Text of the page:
Baron Vaughn: I have three paintings in my living room: Bill Cosby, Steve Martin and Richard Pryor who I would say are my three biggest influences. Outside of the fact that he very well may be a horrible monster, I can’t deny that Bill Cosby is an influence on, not only me, but the entirety of comedy. There is no comic that is not influenced by Bill Cosby. That’s why this sucks even more.
Matt Braunger: The first stand-up I heard was George Carlin’s “Class Clown” which I just devoured as a kid. It spoke to me. And weirdly enough in high school I started getting into Lenny Bruce. Which doesn’t speak to my generation really at all.
Kurt Braunohler: As I kid I really liked Steve Martin. Now one of my favorite comedians is Doug Stanhope.
Saddest Moment in Comedy
Kurt Braunohler: That was years ago. Kristen Schaal was doing Letterman, like a guest. So I came and was hanging out at Letterman with her and then I had to leave to go do a spot on the lower east side at this terrible show. On my way down to that show I get a text from my brother saying he just had a baby. And when I get to the show, there’s one person in the audience. Just one. And I get up on stage and just had a total breakdown. My comedy partner is on Letterman right now, my brother just had a baby, and I’m just performing for you! This isn’t even a show. This is just a weird, awkward dinner we’re having. I just sat down with them and talked on the microphone. I met that person many years later, it was pretty awesome.
Kumail Nanjiani: When Robin Williams passed away recently. That was really bad because I’ve been a fan of his my whole life. He had done my show at The Meltdown a couple times and he was always very nice and gracious.
Baron Vaughn: Essentially the last two years of my life have been my saddest moments in comedy. I had a TV show that got canceled then I sat around unemployed and going broke. And I was like, you know what, I think I’m done. I can’t sustain. I’m getting older and more irrelevant. So I might as well cut my losses now and leave. That’s what I was thinking everyday for 600 days. A lot of things changed in the last year. My attitude changed and it payed off.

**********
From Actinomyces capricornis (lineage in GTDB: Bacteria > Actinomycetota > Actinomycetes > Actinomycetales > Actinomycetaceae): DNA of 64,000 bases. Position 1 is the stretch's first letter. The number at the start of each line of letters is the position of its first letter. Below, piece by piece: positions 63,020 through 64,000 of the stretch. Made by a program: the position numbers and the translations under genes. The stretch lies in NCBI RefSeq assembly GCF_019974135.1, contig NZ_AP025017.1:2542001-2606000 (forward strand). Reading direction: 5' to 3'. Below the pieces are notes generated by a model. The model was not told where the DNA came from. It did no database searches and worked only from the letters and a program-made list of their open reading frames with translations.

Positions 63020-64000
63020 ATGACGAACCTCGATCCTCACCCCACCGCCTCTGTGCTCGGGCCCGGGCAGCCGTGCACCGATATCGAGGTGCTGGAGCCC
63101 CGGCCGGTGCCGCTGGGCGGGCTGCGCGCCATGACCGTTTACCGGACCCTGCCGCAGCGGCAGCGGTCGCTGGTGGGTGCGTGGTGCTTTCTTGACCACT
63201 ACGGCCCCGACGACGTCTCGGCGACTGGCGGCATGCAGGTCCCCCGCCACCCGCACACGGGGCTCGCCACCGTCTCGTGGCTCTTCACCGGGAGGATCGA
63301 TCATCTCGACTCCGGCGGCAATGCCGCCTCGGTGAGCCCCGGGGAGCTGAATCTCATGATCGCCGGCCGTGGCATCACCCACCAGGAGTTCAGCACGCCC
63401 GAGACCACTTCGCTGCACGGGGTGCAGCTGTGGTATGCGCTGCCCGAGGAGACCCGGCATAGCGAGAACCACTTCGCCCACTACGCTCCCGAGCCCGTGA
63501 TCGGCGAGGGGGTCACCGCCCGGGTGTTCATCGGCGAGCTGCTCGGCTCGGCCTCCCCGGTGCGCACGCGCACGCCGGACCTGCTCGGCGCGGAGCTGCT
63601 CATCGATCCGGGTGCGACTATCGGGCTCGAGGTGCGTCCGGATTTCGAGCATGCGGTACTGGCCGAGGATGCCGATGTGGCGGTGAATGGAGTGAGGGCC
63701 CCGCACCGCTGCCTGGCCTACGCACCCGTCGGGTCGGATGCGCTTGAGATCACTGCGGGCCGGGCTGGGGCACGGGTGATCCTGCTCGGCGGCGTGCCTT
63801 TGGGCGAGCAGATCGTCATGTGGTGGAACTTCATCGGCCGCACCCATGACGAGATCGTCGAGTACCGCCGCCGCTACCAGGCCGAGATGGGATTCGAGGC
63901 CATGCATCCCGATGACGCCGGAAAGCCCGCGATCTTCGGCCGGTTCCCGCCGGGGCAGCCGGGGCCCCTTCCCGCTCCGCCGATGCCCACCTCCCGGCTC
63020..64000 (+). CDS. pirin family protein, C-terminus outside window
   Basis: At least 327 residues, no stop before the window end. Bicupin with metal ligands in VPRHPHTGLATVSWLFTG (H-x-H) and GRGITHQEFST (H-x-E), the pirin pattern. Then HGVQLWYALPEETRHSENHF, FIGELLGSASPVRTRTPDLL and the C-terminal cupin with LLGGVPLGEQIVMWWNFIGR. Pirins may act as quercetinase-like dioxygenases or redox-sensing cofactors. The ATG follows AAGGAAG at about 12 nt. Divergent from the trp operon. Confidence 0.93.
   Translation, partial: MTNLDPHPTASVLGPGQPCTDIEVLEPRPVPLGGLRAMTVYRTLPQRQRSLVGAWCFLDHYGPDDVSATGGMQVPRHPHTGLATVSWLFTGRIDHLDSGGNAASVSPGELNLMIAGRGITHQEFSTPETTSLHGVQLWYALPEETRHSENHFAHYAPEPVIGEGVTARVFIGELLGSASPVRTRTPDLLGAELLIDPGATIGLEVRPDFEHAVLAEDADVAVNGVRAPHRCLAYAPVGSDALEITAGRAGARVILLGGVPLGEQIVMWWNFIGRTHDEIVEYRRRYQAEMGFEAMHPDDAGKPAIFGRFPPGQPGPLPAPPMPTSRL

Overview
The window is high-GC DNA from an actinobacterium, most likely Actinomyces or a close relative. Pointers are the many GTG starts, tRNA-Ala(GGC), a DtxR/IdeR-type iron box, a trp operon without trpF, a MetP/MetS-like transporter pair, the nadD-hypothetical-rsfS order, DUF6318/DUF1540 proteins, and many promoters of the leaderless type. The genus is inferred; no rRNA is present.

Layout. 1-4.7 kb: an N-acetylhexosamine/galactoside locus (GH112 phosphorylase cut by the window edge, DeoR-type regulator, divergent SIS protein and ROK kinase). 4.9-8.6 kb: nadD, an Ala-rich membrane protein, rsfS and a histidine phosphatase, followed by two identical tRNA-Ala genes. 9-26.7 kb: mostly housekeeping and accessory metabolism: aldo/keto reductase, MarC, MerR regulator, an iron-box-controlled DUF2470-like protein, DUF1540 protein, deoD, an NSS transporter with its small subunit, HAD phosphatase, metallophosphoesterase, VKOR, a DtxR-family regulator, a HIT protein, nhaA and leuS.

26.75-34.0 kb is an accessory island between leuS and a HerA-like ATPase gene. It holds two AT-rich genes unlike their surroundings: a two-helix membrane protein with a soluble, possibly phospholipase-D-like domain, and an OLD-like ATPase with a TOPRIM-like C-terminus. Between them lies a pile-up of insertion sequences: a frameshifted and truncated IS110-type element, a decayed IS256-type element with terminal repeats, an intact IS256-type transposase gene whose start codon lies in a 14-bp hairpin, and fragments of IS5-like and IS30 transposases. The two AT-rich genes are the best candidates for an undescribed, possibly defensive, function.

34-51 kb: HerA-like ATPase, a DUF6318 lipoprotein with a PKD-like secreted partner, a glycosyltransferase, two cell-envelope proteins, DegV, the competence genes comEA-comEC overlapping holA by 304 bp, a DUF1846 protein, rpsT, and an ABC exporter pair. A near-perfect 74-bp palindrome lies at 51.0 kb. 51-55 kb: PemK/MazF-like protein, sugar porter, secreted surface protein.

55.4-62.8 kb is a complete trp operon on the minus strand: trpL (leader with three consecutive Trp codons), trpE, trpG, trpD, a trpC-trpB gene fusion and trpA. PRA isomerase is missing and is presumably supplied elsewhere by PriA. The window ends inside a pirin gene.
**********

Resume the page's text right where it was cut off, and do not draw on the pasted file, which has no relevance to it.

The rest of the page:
Matt Braunger: When my friend Pat Brice died in 2007. Before you go to New Faces [of Comedy] at Just For Laughs, you find out a month before and you can’t tell anyone. That’s the only reason the industry goes, to see New Faces. These days all the the New Faces have managers and agents . But in my day most of us didn’t. I had known for a month and didn’t tell anyone. Not even Kyle Kinane who is one my best friends. At the end of the month, I was leaving in two days, Kyle called me in just a wreck. He told me that our friend had died in his sleep. We started out together in Chicago and he was one of the best people I ever knew so it was this really bittersweet experience to go to this festival that jumpstarted my professional stand-up career while at the same time I lost one of my best friends.
Lauren Lapkus: I’m really excited about Jurassic World. I had a lot of fun shooting that this Summer. I have a new show coming out on TBS, we’re going to start shooting in March it’s called Buzzy’s and that’s with George Wendt and Ashley Tisdale.
Baron Vaughn: I’m going to be on a new Netflix original series in May called Grace and Frankie. I’ll be playing the adopted son of Lily Tomlin and Sam Waterston. The show will be good, I just hope people don’t watch and go, ‘Man, that show’s really good but that black dude needs to die.’ You know how the Internet can be.
Matt Braugner: My [Comedy Central] special [Big Dumb Animal], that’s coming out February 6th. I shot it last year and its basically the first special I’ve done and sums up I guess who I am.
Kumail Nanjiani: Writing the movie that is inspired by my life [with wife Emily Gordon].
Kurt Braunohler: Coming up on [January] 26th is the release of Roustabout, which is a series for Comedy Central Studios where I jet ski from Chicago to New Orleans in order to send 500 goats and 1000 chickens to Africa. And I actually have a podcast where I blind-fold people and throw them into my car and take them somewhere they’ve never been and they have to figure out where they are how to get home and that’s called ‘Get Lost.’